## Description

1. (20 points) Let X = {x1, . . . , xn} be a set of n samples drawn i.i.d. from an univariate

distribution with density function p(x|θ), where θ is an unknown parameter. In general, θ

will belong to a specified subset of R, the set of real numbers. For the following choices of

p(x|θ), derive the maxmimum likelihood estimate of θ based on the samples X :

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(a) (5 points) p(x|θ) = √

1

2πθ exp

−

x

2

2θ

2

, θ > 0.

(b) (5 points) p(x|θ) = 1

θ

exp

−

x

θ

, 0 ≤ x < ∞, θ > 0.

(c) (5 points) p(x|θ) = θxθ−1

, 0 ≤ x ≤ 1, 0 < θ < ∞.

(d) (5 points) p(x|θ) = 1

θ

, 0 ≤ x ≤ θ, θ > 0.

2. (20 points) Let X = {x1, . . . , xn}, xi ∈ R

d be a set of n samples drawn i.i.d. from a multivariate

Gaussian distribution in R

d with mean µ ∈ R

d and covariance matrix Σ ∈ R

d×d

. Recall that

the density function of a multivariate Gaussian distribution is given by:

p(x|µ, Σ) = 1

(2π)

d/2|Σ|

1/2

exp

−

1

2

(x − µ)

T Σ

−1

(x − µ)

.

(a) (10 points) Derive the maximum likelihood estimates for the mean µ and covariance Σ

based on the sample set X .

1,2

(b) (5 points) Let ˆµn be the maximum likelihood estimate of the mean. Is ˆµn a biased

estimate of the true mean µ? Clearly justify your answer by computing E[ˆµn].

(c) (5 points) Let Σˆ

n be the maximum likelihood estimate of the covariance matrix. Is Σˆ

n

a biased estimate of the true covariance Σ? Clearly justify your answer by computing

E[Σˆ

n].

3. (10 points) Table 1 specifies the misclassification costs for a 3-class problem including a

‘Reject’ option. Assume that a model has been trained using training data, and the model

can output posterior probabilities P(C1|xtest), P(C2|xtest), P(C3|xtest) for any given test point

xtest.

(a) (5 points) Assume λ = 10. For a given xtest, let the posterior probabilities for the three

classes be: P(C1|xtest) = 0.5, P(C2|xtest) = 0.25, P(C3|xtest) = 0.25. Using Table 1,

compute the risks for predicting x to be C1, C2, C3, and ‘Reject’ respectively. Including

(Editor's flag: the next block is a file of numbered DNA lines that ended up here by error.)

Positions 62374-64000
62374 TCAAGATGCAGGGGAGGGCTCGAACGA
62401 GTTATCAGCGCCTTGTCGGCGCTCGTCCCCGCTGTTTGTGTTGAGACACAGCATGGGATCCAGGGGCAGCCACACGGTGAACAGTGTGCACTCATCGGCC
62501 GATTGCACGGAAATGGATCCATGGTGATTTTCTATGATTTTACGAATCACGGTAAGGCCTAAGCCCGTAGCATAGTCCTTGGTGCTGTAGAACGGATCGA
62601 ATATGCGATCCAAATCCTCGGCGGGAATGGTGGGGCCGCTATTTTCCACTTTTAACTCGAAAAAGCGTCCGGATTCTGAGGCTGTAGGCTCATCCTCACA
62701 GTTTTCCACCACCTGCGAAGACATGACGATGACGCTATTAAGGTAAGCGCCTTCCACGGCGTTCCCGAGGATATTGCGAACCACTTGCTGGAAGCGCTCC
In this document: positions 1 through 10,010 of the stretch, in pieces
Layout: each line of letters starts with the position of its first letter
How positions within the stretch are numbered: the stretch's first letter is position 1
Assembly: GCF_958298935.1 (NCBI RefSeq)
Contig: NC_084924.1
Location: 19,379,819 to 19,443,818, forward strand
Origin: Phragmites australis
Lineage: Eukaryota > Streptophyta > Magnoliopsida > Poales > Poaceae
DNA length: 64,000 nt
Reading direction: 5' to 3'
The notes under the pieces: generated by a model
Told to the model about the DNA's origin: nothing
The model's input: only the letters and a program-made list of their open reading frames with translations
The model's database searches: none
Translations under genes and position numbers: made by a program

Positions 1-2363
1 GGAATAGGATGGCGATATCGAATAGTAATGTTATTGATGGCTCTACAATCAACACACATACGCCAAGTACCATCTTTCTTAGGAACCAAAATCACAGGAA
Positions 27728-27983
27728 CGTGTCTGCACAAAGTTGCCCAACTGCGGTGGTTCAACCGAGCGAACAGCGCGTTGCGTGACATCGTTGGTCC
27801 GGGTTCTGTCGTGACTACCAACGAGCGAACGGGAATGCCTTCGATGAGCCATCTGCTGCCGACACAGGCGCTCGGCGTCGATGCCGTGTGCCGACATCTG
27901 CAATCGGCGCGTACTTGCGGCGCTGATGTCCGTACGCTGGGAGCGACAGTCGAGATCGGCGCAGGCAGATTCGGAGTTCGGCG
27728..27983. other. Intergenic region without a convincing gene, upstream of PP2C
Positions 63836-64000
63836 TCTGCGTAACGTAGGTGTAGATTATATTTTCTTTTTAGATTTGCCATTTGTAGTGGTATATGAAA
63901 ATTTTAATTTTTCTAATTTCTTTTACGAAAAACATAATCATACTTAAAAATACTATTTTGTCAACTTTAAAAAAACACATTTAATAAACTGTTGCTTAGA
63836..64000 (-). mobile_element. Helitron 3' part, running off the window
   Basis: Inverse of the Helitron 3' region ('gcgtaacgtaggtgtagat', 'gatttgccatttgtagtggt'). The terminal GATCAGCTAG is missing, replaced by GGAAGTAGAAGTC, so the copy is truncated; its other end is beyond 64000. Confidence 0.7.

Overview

‘Reject’ as a possible option, what would your predicted class for xtest be? You have to

show details of your computation and justify your answer.

1You have to show the details of your derivation. A correct answer without the details will not get any credit.

2You can use material from the Matrix Cookbook and/or the textbook for your derivation.

Predicted Class

C1 C2 C3 ‘Reject’

True Class

C1 0 1 1 λ

C2 10 0 10 λ

C3 100 100 0 λ

Table 1: Misclassification costs for a 3-class problem including a ‘Reject’ option.

(b) (5 points) Assume λ = 5. For a given xtest, let the posterior probabilities for the

three classes be: P(C1|xtest) = 0.4, P(C2|xtest) = 0.5, P(C3|xtest) = 0.1. Using Table 1,

compute the risks for predicting x to be C1, C2, C3, and ‘Reject’ respectively. Including

‘Reject’ as a possible option, what would your predicted class for xtest be? You have to

show details of your computation and justify your answer.

Programming assignment:

The next problem involves programming. For Question 3, we will be using the 2-class classification datasets from Boston50, Boston75, and the 10-class classification dataset from Digits which

were used in Homework 1.

3. (50 points) We will develop two parametric classifiers by modeling each class’s conditional

distribution p(x|Ci) as multivariate Gaussians with (a) full covariance matrix Σi and (b)

diagonal covariance matrix Σi

. In particular, using the training data, we will compute the

maximum likelihood estimate of the class prior probabilities p(Ci) and the class conditional

probabilities p(x|Ci) based on the maximum likelihood estimates of the mean ˆµi and the

(full/diagonal) covariance Σˆ

i for each class Ci

. The classification will be done based on the

following discriminant function:

gi(x) = log p(Ci) + log p(x|Ci) .

We will develop code for a class MultiGaussClassify with two key functions:

MultiGaussClassify.fit(self,X,y,diag) and MultiGaussClassify.predict(self,X).

For fit(self,X,y,diag), the inputs (X, y) are respectively the feature matrix and class labels, and diag is boolean (TRUE or FALSE) which indicates whether the estimated class covariance matrices should be a full matrix (diag=FALSE) or a diagonal matrix (diag=TRUE).

For predict(X), the input X is the feature matrix corresponding to the test set and the

output should be the predicted labels for each point in the test set.

For the class, the init (self,k,d) function can initialize the parameters for each class to

be uniform prior, zero mean, and identity covariance, i.e., p(Ci) = 1/k, µi = 0 and Σi = I,

i = 1, . . . , k. Here, the number of classes k and the dimensionality d of features is passed as

an argument to the constructor of MultiGaussClassify.

We will compare the performance of three models:

(i) MultiGaussClassify with full class covariance matrices,

(ii) MultiGaussClassify with diagonal covariance matrices, and

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(iii) LogisticRegression3

applied to three datasets: Boston50, Boston75, and Digits. Using my cross val with 5-fold